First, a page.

Cultivating the Mind of an Epicurus

The flesh receives as unlimited the limits of pleasure; and to provide it requires unlimited time. But the mind, intellectually grasping what the end and limit of the flesh is, and banishing the terrors of the future, procures a complete and perfect life, and we have no longer any need of unlimited time. Nevertheless the mind does not shun pleasure, and even when circumstances make death imminent, the mind does not lack enjoyment of the best life.

He who understands the limits of life knows that it is easy to obtain that which removes the pain of want and makes the whole of life complete and perfect. Thus he has no longer any need of things which involve struggle.

Principal Doctrines 20-21

Epicurean teachings demystify all things, including the mind and consciousness. We understand that the mind is completely natural, that it’s mortal and–like the body–has natural limitations that must be accepted. We understand that it’s made of atoms and empty space, as are all things. However, although there is nothing magical about the mind, it’s still of great importance for a philosopher who is committed to the cultivation of ataraxia because it’s the mind that has the power to “procure a complete and perfect life”.

Philosophy that does not heal the soul is no better than medicine that does not heal the body. – Epicurus

We know from Philodemus’ scrolls that philosophy heals the mind through the use of words, through reasonings and arguments. Therefore, the practice of true philosophy for an Epicurean is therapeutic and involves the cultivation–through cognitive therapy–of a certain healthy quality in the mind, which we can train ourselves to mindfully experience as well-being and as existential pleasure.

According to PD20, the body is not able to discern the limits of pain, of pleasure, of time, and so on: only the mind has this rational capacity, and without having deep insight into these things, it is impossible to experience pure pleasure and ataraxia. The mind also has the power to dismiss fears about the future and to abide in confident expectation that the natural and necessary things are easy to acquire.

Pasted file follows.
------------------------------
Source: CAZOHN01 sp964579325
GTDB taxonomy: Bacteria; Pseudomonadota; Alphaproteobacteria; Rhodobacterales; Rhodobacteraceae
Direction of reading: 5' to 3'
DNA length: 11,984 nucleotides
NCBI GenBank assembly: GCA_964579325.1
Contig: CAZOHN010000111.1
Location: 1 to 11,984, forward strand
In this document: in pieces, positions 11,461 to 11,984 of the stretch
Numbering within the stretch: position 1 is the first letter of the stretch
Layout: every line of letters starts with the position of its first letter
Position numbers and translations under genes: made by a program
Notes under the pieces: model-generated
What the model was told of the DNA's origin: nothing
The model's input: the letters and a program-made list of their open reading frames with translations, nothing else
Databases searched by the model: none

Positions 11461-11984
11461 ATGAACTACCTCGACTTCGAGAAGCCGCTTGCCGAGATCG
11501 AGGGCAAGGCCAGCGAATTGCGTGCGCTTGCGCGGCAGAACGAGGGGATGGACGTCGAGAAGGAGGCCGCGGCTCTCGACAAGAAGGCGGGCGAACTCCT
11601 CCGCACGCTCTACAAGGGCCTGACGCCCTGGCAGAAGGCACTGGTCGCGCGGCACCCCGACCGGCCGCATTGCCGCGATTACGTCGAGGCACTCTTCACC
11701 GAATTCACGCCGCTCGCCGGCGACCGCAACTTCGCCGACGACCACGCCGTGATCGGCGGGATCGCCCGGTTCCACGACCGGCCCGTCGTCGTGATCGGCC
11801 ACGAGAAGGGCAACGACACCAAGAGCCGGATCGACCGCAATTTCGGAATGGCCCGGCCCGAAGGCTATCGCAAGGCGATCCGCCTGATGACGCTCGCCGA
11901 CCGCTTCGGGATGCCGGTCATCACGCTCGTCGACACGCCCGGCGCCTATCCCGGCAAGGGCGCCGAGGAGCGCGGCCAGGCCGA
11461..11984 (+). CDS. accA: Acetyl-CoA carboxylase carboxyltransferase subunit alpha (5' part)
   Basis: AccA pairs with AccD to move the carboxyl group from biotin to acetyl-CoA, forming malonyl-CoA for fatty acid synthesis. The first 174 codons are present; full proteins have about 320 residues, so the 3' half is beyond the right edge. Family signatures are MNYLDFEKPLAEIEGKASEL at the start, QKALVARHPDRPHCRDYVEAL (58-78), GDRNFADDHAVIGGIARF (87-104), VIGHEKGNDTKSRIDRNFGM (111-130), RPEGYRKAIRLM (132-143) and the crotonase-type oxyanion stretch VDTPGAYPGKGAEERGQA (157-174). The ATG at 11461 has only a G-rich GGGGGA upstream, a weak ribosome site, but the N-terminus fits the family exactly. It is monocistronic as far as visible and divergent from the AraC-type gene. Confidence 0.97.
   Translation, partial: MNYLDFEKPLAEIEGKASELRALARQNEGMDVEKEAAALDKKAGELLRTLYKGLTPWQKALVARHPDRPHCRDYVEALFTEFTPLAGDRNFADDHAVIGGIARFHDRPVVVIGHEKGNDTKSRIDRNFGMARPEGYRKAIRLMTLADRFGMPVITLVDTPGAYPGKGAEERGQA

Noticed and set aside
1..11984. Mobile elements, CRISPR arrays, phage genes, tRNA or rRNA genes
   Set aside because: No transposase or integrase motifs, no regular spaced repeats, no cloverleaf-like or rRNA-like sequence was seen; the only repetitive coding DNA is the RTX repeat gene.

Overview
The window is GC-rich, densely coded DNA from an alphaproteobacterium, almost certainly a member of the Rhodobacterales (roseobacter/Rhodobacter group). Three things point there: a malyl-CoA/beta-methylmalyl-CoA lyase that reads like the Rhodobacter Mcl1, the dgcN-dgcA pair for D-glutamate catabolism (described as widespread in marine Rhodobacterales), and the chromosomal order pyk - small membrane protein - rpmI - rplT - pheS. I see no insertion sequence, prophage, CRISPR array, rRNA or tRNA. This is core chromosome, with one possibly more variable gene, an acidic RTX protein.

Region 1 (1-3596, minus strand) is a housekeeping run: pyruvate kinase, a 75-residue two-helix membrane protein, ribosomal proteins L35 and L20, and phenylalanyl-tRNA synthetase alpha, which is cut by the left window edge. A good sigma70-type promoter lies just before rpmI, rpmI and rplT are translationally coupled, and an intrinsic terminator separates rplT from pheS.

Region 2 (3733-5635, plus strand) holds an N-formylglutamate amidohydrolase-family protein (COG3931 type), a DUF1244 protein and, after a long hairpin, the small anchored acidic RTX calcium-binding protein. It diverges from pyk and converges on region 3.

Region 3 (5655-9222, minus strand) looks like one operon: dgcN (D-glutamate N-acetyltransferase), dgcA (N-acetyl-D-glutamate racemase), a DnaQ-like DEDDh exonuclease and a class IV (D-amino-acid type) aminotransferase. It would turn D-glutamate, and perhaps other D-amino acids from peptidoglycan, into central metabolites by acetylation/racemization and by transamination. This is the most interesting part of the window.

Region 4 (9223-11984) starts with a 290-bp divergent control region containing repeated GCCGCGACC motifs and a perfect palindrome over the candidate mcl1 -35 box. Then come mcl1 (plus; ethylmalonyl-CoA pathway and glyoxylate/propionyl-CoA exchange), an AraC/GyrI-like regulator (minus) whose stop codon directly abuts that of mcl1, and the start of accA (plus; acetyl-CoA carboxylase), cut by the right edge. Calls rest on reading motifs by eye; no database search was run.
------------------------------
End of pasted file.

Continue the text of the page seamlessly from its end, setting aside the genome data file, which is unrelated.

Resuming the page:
Because only the mind has the power to carry out these rational and computational tasks, it is therefore responsible for procuring “a complete and perfect life”. Epicurus always treats it as a self-evident truth that it is in our nature to want this kind of life. He refuses to rationalize why this is so, and simply observes that we shun pain, and that when we lack happiness, we do whatever is in our power to regain it.

Notice that, although these teachings may require some commitment with our own ataraxia and some compassion for oneself, they are really born of insight and do not require strict discipline. They naturally emanate from an understanding of our own nature. They qualify, therefore, as grassroots virtue as defined in a previous blog.

Before we move forward with these reasonings, let’s consider parallel doctrines from the Dhammapada, the Gospel of the Buddha, as he is one of the other great thinkers who proposed the study of the science of mind and the cultivation of a healthy mind as necessary to the practice of therapeutic philosophy.

Mind precedes all mental states. Mind is their chief; they are all mind-wrought. If with an impure mind a person speaks or acts suffering follows him like the wheel that follows the foot of the ox.

Mind precedes all mental states. Mind is their chief; they are all mind-wrought. If with a pure mind a person speaks or acts happiness follows him like his never-departing shadow.

Dhammapada 1:1-2